Early et al v. Allstate Indemnity Company et al
MEMORANDUM OPINION. Signed by Magistrate Judge John E Ott on 5/28/2014. (PSM)
2014 May-28 AM 10:58
U.S. DISTRICT COURT
N.D. OF ALABAMA
IN THE UNITED STATES DISTRICT COURT
FOR THE NORTHERN DISTRICT OF ALABAMA
KIMBERLEY EARLEY and
ALLSTATE INDEMNITY COMPANY et al.,
) Case No. 6:13-cv-02203-JEO
This matter is before the court on three pending motions. The first is a motion filed by
defendant Allstate Vehicle and Property Insurance Company1 (“Allstate”) to dismiss defendants
James Anthony and Anthony Agency, Inc.2 (collectively, the “Anthony Defendants”). (Doc. 3).
The second is a motion filed by the Plaintiffs to remand this action to the Circuit Court of Walker
County, Alabama, from where it was removed by Allstate based upon a claim of fraudulent
joinder. (Doc. 6). The third is a motion filed by the Plaintiffs to strike portions of the Affidavit of
James Anthony (“Anthony Affidavit,” doc. 1-4), which was submitted along with Allstate’s
notice of removal. (Doc. 7).
Upon consideration, the court finds that the fraudulent joinder doctrine is not applicable
here and that the Plaintiffs’ motion to remand is due to be GRANTED. Accordingly, the court
Allstate Vehicle and Property Insurance Company was incorrectly identified in the complaint as Allstate
Indemnity Company, Allstate Insurance Company, Allstate Fire and Casualty Co., and Allstate Property and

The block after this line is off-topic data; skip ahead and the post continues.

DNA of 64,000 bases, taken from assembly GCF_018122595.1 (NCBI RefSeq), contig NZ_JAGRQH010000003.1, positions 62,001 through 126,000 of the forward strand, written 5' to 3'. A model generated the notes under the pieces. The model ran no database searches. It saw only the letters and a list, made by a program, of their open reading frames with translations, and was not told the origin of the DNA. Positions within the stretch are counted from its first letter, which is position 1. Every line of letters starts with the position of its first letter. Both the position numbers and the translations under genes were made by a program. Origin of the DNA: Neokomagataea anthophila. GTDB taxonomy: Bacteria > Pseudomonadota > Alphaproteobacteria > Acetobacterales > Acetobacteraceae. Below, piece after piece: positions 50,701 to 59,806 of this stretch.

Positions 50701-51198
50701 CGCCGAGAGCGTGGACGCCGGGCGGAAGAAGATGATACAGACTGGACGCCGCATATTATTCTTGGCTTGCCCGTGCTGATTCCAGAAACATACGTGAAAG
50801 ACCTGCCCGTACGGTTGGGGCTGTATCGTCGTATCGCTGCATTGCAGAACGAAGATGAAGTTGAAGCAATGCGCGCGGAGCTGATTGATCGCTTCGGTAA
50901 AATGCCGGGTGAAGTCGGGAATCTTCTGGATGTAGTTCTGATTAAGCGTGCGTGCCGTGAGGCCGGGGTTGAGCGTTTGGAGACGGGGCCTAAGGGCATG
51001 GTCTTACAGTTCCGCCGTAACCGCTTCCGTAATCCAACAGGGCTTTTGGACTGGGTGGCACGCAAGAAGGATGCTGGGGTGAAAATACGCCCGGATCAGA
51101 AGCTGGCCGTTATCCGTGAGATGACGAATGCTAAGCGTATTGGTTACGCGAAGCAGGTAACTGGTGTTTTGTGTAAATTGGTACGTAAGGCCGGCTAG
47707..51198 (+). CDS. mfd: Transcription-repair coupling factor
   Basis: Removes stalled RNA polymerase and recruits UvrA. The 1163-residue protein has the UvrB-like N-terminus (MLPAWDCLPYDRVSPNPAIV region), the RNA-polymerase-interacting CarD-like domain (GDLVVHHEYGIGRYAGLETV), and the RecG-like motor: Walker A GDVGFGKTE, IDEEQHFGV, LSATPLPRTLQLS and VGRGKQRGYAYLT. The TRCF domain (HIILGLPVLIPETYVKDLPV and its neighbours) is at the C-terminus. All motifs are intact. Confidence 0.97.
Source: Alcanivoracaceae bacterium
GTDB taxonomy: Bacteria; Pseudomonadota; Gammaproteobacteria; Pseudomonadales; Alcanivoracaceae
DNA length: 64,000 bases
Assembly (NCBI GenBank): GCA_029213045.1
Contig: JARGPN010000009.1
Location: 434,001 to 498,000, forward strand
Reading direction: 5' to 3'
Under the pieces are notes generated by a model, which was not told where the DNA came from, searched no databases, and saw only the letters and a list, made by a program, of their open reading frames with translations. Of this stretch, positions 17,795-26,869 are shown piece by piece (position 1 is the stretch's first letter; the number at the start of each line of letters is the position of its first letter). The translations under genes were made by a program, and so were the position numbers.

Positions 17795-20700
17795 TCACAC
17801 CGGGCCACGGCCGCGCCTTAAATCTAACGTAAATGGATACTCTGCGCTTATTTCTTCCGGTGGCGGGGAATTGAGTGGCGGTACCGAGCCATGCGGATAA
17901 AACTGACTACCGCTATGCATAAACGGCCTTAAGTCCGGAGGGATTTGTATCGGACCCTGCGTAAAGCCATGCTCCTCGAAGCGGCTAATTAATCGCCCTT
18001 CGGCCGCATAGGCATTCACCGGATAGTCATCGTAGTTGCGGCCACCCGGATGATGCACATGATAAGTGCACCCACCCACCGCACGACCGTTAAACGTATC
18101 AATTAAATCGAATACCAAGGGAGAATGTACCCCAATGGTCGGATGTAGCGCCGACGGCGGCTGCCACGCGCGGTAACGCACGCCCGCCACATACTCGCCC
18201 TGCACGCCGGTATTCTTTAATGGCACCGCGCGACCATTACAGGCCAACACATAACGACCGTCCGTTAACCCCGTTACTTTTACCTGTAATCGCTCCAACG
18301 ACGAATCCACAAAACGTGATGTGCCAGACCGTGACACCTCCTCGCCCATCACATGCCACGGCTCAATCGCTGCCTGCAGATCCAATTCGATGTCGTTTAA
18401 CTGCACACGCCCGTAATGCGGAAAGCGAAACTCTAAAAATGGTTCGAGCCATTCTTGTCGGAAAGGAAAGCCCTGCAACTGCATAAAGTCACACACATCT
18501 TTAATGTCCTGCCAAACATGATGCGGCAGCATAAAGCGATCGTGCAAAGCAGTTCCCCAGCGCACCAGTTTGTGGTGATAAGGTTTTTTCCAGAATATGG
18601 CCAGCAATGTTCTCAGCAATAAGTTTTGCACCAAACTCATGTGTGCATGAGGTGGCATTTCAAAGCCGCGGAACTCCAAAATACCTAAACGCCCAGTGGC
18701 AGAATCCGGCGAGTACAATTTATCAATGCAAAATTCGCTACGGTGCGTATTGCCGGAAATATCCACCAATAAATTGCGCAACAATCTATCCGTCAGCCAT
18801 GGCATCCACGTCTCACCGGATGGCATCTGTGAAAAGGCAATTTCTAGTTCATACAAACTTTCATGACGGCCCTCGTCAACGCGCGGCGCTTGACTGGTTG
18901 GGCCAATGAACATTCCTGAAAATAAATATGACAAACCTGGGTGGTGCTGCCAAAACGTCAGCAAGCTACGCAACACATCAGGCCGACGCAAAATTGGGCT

Casualty. (See Motion to Dismiss, Doc. 3 at 1) (References to “Doc(s).__” are to the documents as numbered by the
clerk of the court in the court’s record of the case.)
Anthony Agency, Inc. was incorrectly identified in the complaint as “James Anthony d/b/a and in his
capacity as owner, employee, agent, servant or otherwise for” various Allstate companies. (See Motion to Dismiss,
Doc. 3 at 1).
lacks jurisdiction to consider Allstate’s motion to dismiss, and the Plaintiffs’ motion to strike
portions of the Anthony Affidavit is moot.
On November 1, 2013, the Plaintiffs initiated this action by filing a complaint in the
Circuit Court of Walker County, Alabama, against Allstate, the Anthony Defendants, and various
fictitious parties. (Doc. 1-1). In their complaint, the Plaintiffs allege that the Anthony Defendants
sold them an Allstate homeowner’s insurance policy and that they believed their home and its
contents would be insured and replaced in the event of a loss. (Doc. 1-1 at ¶¶ 19-20). They further
allege that the policy was in full force and effect when their home and its contents were destroyed
by fire, but that the Defendants have failed or refused to pay their claim for fire loss. (Id. at 19, 2930). The Plaintiffs assert claims for fraud, suppression, breach of contract, “normal” bad faith,
“abnormal” bad faith, unjust enrichment, and civil conspiracy.
On December 6, 2013, Allstate filed a notice of removal in this court pursuant to 28
U.S.C. § 1441 et seq. (Doc. 1 at ¶ 6). The notice of removal is supported by the Anthony Affidavit
(doc. 1-4), which is attached as an exhibit to the notice. In the notice of removal, Allstate invokes
this court’s diversity jurisdiction under 28 U.S.C. § 1332, which, in relevant part, authorizes the
federal district courts to hear “civil actions where the matter in controversy exceeds the sum or
value of $75,000, exclusive of interest and costs, and is between ... citizens of different states.”